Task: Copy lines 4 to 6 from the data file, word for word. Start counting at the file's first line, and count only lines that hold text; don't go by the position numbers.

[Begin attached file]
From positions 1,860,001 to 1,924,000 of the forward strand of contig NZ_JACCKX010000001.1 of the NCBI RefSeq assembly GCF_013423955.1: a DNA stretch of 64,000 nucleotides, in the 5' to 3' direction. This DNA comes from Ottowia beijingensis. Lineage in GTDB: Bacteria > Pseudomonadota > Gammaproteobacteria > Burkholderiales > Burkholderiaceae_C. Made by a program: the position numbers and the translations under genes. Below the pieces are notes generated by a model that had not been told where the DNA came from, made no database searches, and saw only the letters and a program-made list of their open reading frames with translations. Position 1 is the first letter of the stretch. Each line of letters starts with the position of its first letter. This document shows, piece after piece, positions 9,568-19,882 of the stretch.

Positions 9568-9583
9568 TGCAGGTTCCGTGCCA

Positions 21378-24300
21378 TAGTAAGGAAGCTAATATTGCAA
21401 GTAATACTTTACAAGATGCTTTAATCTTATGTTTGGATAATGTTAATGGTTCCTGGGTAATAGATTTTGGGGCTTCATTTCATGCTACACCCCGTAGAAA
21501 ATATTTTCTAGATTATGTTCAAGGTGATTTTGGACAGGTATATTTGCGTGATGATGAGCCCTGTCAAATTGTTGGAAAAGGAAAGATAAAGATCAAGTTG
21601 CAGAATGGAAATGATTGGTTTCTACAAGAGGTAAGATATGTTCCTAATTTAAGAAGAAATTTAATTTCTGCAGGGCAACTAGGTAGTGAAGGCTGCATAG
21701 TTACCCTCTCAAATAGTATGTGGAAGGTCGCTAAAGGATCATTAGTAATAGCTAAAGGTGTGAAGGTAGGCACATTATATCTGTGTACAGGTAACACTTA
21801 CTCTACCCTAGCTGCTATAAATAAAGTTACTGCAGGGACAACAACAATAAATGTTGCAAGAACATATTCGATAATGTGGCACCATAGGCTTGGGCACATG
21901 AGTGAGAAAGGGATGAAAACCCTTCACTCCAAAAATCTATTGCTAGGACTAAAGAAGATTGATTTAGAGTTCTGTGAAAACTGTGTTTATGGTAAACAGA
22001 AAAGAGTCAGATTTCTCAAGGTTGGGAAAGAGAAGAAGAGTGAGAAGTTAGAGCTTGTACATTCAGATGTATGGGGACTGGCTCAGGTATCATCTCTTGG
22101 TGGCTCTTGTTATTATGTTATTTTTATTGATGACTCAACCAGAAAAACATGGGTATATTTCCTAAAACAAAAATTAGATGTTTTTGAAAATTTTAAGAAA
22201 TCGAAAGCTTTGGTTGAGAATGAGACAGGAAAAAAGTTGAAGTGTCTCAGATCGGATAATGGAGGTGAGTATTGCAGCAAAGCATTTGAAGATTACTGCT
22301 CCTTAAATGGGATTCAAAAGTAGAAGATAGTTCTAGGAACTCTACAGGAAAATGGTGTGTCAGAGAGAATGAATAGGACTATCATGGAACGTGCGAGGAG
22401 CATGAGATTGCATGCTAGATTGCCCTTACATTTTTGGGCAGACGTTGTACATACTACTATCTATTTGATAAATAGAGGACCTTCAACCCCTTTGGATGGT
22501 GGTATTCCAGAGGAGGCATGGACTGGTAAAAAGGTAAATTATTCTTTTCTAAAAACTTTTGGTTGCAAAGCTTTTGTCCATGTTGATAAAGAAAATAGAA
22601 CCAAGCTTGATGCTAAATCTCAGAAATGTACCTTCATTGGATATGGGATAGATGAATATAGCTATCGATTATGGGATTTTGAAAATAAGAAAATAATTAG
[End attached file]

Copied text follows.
Positions 21378-24300
21378 TAGTAAGGAAGCTAATATTGCAA
21401 GTAATACTTTACAAGATGCTTTAATCTTATGTTTGGATAATGTTAATGGTTCCTGGGTAATAGATTTTGGGGCTTCATTTCATGCTACACCCCGTAGAAA